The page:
- M: The gastrointestinal tract.
- E: Yes. What is the treatment for GI perforation?
I was kind of confused, because I know of no internal medicine-related treatment of GI perforation. Could there be an endoscopic procedure? No, there can’t be. It has to be…
- M: Surgery?
- E: Yes. So it’s a surgical problem and not an internal medicine problem.
And that was the last of the question on the practical part. She writes a 5 on the paper from earlier, and signs and stamps it (of course). She tells me that my examiner will be prof. Alizadeh and that the theoretical part will take part in the science building in room B001, and that he’s impatient and that I have to hurry there, so I thank my patient and rush over there.
After rushing over there, I found like 10 students waiting outside the room. They’d also been told to hurry, just to have to wait when they got there. One person already finished their theoretical exam but didn’t get their grade because the examiners had told them that no one will get their grades until all 11 students have finished their theoretical examination. So I sit down to wait. After the 9 students before me have finished, it’s my turn. I go into the room, sit down in front of prof. Alizadeh of haematology and (I think) prof. Tótsimon of cardiology. In my fluster I tell them “good afternoon” even though it was like 10:30. As I sit down, Alizadeh leaves the room, presumably to go to the toilet. Prof. Tótsimon begins the questioning in his absence.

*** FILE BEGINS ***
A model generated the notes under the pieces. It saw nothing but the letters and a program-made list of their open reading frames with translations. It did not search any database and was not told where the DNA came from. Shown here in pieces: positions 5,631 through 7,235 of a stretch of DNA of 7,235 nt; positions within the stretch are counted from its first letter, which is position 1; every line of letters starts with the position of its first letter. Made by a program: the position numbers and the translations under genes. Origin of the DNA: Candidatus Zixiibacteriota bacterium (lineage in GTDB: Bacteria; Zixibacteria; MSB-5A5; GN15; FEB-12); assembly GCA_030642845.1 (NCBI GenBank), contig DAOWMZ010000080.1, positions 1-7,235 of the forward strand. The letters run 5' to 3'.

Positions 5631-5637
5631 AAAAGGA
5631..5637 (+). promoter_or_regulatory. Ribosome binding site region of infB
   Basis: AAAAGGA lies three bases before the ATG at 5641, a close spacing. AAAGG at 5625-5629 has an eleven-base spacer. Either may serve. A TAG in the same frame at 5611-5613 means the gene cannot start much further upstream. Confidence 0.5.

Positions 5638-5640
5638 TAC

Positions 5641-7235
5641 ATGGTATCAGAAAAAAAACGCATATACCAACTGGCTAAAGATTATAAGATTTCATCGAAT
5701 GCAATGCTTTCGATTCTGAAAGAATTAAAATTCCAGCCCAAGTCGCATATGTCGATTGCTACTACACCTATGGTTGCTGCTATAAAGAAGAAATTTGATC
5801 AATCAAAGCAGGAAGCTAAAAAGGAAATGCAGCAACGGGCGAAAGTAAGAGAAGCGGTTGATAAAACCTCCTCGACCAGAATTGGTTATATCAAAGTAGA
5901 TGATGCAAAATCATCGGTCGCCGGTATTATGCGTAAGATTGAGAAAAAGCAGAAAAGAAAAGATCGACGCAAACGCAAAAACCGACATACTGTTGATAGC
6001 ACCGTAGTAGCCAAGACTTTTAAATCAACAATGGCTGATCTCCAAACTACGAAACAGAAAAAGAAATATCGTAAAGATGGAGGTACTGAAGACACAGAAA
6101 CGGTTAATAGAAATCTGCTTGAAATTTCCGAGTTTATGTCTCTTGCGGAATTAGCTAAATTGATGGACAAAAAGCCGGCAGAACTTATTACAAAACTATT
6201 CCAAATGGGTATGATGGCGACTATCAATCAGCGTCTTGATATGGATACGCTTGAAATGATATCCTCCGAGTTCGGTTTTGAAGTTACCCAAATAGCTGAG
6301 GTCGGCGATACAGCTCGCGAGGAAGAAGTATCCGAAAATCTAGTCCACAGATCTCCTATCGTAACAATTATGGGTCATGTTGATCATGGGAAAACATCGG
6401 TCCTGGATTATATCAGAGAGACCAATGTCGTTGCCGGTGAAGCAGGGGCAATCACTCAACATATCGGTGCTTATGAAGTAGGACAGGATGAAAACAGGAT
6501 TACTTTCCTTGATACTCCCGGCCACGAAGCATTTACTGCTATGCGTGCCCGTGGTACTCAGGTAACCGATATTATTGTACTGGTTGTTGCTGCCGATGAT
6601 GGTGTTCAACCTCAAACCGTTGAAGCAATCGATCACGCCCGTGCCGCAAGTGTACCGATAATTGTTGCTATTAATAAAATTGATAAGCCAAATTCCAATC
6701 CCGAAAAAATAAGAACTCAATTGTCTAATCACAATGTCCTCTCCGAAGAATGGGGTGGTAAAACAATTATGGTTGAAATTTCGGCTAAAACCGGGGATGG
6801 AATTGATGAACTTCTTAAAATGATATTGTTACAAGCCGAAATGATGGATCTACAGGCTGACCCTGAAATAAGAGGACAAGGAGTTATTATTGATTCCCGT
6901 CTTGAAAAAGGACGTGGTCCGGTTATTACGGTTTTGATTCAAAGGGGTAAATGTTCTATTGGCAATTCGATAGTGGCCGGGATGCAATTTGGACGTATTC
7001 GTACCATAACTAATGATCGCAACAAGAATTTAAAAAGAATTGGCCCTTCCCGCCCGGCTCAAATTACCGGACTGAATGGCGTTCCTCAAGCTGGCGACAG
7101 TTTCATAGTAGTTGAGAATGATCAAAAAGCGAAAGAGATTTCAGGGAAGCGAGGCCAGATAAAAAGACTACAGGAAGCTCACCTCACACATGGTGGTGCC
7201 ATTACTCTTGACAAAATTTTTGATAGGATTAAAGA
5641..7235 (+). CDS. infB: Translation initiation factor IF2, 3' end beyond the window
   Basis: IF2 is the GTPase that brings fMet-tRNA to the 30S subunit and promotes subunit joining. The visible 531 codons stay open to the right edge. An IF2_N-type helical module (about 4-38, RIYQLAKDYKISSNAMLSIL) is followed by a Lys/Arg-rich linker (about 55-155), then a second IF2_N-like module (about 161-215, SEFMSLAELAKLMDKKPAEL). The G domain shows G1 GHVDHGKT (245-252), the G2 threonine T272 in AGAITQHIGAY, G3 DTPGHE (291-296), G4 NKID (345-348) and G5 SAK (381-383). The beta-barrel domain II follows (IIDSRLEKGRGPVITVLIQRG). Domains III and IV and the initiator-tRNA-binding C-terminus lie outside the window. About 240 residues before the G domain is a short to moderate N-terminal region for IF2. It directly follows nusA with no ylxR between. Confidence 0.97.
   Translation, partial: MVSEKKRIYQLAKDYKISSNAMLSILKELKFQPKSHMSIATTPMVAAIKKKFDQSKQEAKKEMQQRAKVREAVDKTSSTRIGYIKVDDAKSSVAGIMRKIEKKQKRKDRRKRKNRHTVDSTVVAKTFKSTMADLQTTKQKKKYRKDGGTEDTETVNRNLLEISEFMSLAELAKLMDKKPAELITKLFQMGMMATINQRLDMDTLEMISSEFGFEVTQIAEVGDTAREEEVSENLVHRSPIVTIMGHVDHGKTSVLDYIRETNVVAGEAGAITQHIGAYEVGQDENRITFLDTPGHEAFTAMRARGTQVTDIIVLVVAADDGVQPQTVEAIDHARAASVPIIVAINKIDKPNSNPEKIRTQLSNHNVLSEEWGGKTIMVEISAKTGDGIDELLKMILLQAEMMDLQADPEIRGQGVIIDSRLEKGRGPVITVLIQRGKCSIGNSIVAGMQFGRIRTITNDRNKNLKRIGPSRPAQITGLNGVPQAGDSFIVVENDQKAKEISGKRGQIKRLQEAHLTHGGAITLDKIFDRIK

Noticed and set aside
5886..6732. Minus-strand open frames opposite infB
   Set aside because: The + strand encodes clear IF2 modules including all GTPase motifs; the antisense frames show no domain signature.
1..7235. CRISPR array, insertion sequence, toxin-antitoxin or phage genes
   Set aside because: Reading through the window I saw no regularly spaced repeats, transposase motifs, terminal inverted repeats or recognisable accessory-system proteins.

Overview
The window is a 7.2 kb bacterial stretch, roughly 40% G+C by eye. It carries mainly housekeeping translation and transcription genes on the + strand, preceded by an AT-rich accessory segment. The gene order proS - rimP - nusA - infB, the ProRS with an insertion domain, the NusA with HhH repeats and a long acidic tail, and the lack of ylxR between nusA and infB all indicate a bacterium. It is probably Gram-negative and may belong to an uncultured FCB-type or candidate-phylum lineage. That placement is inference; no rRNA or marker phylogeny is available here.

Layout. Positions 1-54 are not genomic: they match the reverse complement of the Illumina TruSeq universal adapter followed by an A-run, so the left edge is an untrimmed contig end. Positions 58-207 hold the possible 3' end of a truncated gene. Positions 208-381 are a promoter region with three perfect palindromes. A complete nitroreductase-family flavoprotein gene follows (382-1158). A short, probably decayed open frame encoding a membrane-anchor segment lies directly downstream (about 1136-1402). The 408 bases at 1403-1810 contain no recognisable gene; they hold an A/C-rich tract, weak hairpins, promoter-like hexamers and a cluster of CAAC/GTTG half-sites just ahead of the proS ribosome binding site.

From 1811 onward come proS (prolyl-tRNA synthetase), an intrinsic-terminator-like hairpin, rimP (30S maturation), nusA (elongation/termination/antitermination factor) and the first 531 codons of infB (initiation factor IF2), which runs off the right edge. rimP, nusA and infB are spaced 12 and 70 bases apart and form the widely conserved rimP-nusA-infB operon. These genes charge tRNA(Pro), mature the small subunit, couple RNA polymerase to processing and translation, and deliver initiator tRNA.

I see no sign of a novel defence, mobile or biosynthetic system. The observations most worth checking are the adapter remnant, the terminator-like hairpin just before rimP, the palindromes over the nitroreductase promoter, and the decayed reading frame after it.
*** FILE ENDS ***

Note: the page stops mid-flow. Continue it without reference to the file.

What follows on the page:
- Examiner: Tell me about anticoagulants. Which types do you know?
- M: You have the vitamin K antagonists like warfarin or dicoumarol, the DOACs like dabigatran and apixaban, and the heparins, both unfractionated and LMWH.
- E: Good. In which cases do we use anticoagulants?
- M: Anticoagulants are used in case of atrial fibrillation to prevent stroke, in DVT/PE, and in acute myocardial infarction.
- E: Good. There’s one more.
I try to think but I can’t recall it.
- E: It’s also used in nephrotic syndrome, but it’s okay if you don’t know. (I actually did know but I’d never thought of that in a million years)
- E: When do we use vitamin K antagonists and when do we use DOACs?
- M: Generally, VKAs are only indicated in case of prosthetic heart valves or in case of moderate or severe mitral stenosis.
- E: Good. In which case of atrial fibrillation do we use anticoagulation?
- M: If the CHA2DS2-VASc score is 1 in men or 2 in women.
- E: Actually in case of 1 for men or 2 for women, anticoagulation can be considered, but if it’s 2 in men or 3 in women, then it’s recommended. But it’s good, your answer is good. Do you remember the parameters of the CHA2DS2-VASc score?